Producer and Session Guitarist Shawn Tubbs Finds Creative Outlet at Home After Retiring from the Rigors of Touring
NASHVILLE ― Inspired by the work of icons like Jimi Hendrix and Jeff Beck, Producer and Session Musician Shawn Tubbs developed his own passion and talent for guitar at a young age. His skills catapulted him into a career supporting artists for both live and recorded performances. From touring alongside Carrie Underwood to performing with Stone Temple Pilots on Saturday Night Live and MTV Unplugged, Tubbs has traveled the world performing in intimate venues and large stadiums.
Tubbs’ professional career began in California at age 15, doing session work and playing in some of the region’s hottest clubs. His talents were noticed by the contemporary Christian rock band, The Violet Burning, which propelled him into the world of Christian music as a recording artist and performer. After touring with Underwood for over a decade, Tubbs retired from life on the road and turned his attention to creating online gear demos for YouTube audiences, which he says “boast a large following of gear and guitar lovers alike.”
Now a session guitarist focusing on creating music for various artists, Tubbs completes much of his work remotely, recording or producing tracks from his home studio. This includes custom tracks, which can be found on projects for artists such as bassist and producer Anthony Sallee. Tubbs’ most recent and notable work can be found on three tracks of the late David Crosby’s album, For Free: “Ships in the Night,” “Boxes,” and “River Rise.” Tubbs also released his own album, Demolition, A Collection of Short Guitar Jams, which is available on Soundcloud.
With his musical focus turned primarily to recording and producing these days, Tubbs recognizes the need to always have top-of-the-line gear that will enhance his work. As a result, he installed KRK V-Series 8 Studio Monitors, which he says provide natural reproduction of his tracks and projects. “I feel so much more comfortable now as a guitar player hearing my soloed tracks through the V8s,” he shares. “When I send out work that I have done, I’m confident in what I’ve produced because of how true the V8s are to the sound of the source. In the rare case when a client says a track sounds off, I know it wasn’t because the monitoring was misrepresented. Instead, it’s usually just a matter of the client looking for something else, and the KRKs make it possible for me to easily go back in and adjust the source tone. That’s a big benefit of the V8s for me.”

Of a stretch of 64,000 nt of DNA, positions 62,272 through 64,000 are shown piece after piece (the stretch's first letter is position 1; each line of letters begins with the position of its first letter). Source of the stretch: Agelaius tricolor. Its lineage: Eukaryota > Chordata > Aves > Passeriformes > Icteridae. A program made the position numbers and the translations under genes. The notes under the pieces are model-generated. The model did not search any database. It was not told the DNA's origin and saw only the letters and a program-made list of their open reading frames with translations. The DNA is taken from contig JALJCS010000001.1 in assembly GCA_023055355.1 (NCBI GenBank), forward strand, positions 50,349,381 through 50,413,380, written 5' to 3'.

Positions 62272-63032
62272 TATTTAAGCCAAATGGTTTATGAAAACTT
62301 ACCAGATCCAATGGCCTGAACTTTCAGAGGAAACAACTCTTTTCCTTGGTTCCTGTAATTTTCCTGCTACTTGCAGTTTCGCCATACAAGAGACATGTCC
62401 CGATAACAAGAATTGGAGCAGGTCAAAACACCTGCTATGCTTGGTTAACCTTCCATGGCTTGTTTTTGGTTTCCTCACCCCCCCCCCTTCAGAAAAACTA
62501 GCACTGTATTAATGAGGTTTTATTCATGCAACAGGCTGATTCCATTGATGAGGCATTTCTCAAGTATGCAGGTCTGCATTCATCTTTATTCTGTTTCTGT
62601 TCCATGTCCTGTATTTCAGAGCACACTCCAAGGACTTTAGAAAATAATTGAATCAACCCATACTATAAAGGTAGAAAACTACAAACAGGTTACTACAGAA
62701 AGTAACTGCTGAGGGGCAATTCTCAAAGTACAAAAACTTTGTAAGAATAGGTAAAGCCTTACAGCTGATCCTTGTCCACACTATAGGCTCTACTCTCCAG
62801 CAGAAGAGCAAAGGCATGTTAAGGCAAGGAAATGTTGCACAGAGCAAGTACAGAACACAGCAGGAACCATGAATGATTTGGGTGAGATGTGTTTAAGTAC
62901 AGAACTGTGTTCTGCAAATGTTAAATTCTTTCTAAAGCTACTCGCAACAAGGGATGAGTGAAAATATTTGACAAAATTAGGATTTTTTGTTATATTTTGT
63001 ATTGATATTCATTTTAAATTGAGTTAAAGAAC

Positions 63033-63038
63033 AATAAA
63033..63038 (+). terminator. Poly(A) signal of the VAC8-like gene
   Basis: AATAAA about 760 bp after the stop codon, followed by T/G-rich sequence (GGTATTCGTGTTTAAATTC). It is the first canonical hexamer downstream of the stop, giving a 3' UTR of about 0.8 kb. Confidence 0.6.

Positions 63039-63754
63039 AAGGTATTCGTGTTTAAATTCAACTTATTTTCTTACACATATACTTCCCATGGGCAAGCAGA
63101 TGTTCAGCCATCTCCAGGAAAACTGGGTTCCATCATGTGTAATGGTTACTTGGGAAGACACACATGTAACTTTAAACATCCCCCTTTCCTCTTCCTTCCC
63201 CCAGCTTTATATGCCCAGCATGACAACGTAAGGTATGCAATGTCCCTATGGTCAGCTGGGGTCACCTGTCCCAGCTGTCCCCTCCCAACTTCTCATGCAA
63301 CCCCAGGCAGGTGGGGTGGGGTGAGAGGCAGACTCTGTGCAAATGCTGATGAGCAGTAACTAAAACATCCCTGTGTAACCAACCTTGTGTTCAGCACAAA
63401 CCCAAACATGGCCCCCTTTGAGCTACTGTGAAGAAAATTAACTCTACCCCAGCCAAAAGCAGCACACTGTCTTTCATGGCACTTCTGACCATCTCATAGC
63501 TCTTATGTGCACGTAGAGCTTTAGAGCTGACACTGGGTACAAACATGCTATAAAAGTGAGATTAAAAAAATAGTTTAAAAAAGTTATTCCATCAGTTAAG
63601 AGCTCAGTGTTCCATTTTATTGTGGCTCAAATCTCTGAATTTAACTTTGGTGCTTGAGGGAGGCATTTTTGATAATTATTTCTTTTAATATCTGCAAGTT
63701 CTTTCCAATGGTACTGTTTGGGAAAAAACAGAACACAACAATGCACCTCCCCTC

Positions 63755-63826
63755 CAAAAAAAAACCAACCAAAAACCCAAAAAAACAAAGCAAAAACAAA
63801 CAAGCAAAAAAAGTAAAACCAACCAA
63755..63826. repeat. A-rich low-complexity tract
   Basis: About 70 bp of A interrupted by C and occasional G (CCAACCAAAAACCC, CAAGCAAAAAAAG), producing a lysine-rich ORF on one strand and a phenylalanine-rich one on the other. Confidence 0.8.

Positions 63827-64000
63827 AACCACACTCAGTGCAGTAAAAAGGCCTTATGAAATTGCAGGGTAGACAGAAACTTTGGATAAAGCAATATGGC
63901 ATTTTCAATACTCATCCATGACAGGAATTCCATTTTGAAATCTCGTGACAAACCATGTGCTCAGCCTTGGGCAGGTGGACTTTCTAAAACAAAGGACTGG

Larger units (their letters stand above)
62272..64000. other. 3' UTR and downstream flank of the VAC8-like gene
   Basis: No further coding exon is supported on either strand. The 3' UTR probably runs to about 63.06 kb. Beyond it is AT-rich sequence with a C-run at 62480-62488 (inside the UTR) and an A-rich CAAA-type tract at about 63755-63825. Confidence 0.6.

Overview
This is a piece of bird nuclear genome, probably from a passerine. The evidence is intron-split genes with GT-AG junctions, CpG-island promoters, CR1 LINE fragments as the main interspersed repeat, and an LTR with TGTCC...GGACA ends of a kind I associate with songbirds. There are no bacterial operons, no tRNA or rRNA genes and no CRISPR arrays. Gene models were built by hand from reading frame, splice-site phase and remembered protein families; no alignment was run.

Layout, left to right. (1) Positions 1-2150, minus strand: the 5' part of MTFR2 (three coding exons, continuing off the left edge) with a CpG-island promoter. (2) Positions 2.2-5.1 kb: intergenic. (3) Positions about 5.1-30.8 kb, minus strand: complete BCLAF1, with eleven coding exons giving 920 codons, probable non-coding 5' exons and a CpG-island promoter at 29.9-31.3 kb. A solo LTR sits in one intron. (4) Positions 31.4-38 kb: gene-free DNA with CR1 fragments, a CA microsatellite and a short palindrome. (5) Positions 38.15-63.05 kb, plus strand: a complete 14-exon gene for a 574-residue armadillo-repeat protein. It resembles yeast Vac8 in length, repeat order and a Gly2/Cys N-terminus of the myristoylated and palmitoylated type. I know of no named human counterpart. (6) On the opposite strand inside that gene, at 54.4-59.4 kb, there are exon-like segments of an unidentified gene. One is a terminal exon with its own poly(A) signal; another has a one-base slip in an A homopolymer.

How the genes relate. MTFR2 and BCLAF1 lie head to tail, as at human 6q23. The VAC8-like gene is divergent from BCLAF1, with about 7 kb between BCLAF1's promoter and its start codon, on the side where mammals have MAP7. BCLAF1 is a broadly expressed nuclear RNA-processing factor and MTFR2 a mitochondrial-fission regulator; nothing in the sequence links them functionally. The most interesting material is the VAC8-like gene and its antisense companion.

As a guitarist and producer who has devoted years to his monitors, Tubbs has a unique perspective on the V8s’ performance. “I’m moving into a much smaller room, and the V8s might be a bit much for the space, but I know them and am comfortable with them,” he explains. “I can tune the room for statics and anomalies, but at the end of the day, I know that no matter what I do, my mid- and top-end are going to be honest. That’s what the V8s are―brutally honest speakers. The V8s just sound fabulous. I trust them, and I’m confident in my work because of them.”
Before selecting KRK, Tubbs was a dedicated user of another industry standard brand of studio monitors. He was encouraged by a friend from Gibson [parent company to KRK] to give the V-Series a try, and it wasn’t until Tubbs heard his own soloed tracks for a session project through the V8s that he realized the difference KRK made. “At first, I didn’t want my world to be interrupted,” he explains. “I was so used to my old monitors, but when I soloed up my guitar takes with KRK, it was the first time I could hear how the mids actually sounded. They were ridiculously natural. As a guitar player, the mids are my whole world, so the second I heard them, I knew I was going to have to make a switch to KRK. Since then, I’ve seen a lot of people switch to KRKs solely because they knew if I left my previous brand for them, they must be very good. KRK is really crushing it.”